“The authorities are releasing them, but Boko Haram are killing soldiers that they capture. This does not make sense to us at all. We continue to sweep across the bushes to flush these people out, and then the government will release them. Does that not amount to wasted efforts?”
In reaction to the development, soldiers who confirmed the release of the suspects told TheCable on Tuesday, that they did not understand why suspected Boko Haram members are being released in large numbers.
Some soldiers at the war front in the North-East Nigeria have expressed disappointment over the release of 1,400 ”repentant” Boko Haram suspects.
“A lot of soldiers are not happy about this. We were there at the Maimalari barracks when some of these Boko Haram people were released,” one of the soldiers said.
Babakura Jato, commissioner of information in Borno state, on Monday stated that 1,400 had been released in three tranches since Operation Safe Corridor programme was launched.
Another soldier said he believes that most of the released suspects will find their way back to crime.
Speaking with TheCable on the matter, Onyema Nwachukwu, defence headquarters’ spokesperson, said the releases were in line with Operation Safe Corridor.
“The civil organisations involved in the operation include UNICEF, International Office on Migration (IOM) and relevant government ministries and security agencies. Not left out of the oversight structure of the operation is the Gombe state govt where the DRR facility is located.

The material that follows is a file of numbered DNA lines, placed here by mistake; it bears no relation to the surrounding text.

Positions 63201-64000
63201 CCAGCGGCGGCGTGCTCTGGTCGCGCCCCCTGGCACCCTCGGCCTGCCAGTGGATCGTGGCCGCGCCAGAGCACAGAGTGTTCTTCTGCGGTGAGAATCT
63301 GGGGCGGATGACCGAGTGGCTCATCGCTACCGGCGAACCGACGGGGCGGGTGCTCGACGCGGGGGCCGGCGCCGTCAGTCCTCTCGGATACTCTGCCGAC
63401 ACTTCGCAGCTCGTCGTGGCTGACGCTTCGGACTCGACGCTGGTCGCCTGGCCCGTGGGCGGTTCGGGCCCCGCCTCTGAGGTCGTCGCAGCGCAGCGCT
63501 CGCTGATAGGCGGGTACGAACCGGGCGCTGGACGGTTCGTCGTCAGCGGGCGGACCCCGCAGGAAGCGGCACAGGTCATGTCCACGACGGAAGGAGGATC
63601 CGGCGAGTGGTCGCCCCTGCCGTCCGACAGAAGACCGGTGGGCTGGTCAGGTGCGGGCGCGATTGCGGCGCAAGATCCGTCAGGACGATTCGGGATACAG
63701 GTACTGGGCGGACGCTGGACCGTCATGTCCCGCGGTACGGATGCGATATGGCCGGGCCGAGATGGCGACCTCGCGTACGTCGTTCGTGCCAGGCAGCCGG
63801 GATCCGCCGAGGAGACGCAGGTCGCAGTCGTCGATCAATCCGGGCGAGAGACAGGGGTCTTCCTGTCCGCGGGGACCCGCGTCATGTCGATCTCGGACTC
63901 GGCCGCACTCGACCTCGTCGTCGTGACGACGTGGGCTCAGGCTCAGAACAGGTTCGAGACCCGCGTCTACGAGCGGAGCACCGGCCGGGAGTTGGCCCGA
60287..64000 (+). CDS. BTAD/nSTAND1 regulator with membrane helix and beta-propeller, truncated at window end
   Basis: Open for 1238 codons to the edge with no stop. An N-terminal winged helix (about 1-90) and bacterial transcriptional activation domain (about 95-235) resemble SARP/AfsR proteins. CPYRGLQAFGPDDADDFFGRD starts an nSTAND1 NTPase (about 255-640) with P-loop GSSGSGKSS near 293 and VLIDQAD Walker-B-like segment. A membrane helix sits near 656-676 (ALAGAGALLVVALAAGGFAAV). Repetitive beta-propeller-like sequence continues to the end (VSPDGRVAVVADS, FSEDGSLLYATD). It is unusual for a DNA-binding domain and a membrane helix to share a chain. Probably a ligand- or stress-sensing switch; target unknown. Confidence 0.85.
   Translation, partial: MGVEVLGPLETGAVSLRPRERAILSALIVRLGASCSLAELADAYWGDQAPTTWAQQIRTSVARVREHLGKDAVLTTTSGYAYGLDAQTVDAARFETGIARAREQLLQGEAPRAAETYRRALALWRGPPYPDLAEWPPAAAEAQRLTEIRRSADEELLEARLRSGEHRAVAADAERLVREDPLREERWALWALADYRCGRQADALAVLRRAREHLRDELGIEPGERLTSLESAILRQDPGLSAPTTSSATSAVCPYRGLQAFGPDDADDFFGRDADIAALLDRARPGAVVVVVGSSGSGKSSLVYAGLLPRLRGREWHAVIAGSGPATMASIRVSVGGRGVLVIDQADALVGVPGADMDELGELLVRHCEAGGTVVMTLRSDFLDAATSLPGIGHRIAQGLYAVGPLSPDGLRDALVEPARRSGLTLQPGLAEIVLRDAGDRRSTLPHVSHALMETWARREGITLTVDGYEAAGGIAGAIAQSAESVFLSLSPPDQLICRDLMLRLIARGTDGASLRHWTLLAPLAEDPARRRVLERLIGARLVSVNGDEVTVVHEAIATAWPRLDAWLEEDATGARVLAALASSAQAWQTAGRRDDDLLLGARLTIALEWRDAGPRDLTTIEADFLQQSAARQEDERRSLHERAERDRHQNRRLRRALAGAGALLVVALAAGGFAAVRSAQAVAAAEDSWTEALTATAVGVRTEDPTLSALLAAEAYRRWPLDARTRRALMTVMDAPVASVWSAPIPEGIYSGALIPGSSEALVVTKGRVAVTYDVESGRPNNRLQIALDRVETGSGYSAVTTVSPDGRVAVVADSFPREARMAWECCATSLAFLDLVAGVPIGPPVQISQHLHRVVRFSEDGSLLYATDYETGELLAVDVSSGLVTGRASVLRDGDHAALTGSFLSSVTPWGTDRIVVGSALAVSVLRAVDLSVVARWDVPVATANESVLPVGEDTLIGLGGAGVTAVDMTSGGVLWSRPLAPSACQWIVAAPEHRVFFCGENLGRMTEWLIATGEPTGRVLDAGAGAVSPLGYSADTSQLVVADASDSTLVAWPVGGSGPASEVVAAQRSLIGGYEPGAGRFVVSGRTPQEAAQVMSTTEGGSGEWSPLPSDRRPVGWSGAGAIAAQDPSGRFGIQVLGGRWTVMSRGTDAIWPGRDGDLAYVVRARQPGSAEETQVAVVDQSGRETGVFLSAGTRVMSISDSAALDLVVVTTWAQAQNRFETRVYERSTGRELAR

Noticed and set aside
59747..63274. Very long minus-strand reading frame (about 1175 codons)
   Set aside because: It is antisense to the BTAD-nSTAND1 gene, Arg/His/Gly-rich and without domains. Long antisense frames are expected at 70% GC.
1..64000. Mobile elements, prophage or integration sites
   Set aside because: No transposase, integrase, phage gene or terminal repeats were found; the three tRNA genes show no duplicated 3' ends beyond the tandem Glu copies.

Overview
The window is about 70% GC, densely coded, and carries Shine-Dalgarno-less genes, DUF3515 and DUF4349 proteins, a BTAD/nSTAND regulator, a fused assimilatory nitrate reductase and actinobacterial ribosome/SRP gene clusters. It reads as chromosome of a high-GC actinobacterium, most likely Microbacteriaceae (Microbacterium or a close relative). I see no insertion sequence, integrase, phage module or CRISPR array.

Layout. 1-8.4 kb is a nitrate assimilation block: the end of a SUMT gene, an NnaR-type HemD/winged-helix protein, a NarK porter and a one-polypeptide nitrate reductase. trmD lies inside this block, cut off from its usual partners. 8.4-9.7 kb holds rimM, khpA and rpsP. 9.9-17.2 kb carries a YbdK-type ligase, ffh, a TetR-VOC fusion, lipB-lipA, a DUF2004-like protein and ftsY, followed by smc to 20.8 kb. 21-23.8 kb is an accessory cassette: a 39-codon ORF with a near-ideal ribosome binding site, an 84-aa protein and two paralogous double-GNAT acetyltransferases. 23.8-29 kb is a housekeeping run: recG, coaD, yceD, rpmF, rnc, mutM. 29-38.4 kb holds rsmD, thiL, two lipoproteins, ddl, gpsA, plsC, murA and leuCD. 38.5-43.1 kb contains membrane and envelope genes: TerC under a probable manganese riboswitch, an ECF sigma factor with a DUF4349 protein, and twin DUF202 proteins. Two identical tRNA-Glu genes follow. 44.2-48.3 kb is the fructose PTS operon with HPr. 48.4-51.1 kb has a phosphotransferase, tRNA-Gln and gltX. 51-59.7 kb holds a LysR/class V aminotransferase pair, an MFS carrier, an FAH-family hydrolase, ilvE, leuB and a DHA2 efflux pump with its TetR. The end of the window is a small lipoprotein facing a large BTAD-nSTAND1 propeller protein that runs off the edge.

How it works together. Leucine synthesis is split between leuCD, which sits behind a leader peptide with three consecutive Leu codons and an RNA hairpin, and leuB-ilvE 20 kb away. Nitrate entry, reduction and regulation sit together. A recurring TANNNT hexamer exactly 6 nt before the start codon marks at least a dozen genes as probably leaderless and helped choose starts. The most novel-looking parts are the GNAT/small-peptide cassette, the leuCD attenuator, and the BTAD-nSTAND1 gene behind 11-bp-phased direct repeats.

“We’ve made some releases, that’s the truth. We should know what the operation is about. But take note, it’s not that we capture Boko Haram suspects and then go back and release them. No,” he said.
“You wonder why Boko Haram members are on the increase? When we arrest them and bring them here, some top people would come and start negotiating their release. But, I will tell you some of these so-called suspects are returning to the bush and they were never repentant.”
As a testimony to the effectiveness of the Safe Corridor initiative, so far, about 800 ex Boko Haram fighters who would have unleashed unimaginable terror on citizens have been admitted and out of which 287 of them have been successfully rehabilitated and reintegrated into society, with many still undergoing the DRR programme,” he said.
The operation he said is under the direct supervision of the defence headquarters and managed in conjunction with 13 civil organisations.
At the launch of the operation in 2016, the military said the aim is to rehabilitate and reintegrate repentant Boko Haram members back into society.
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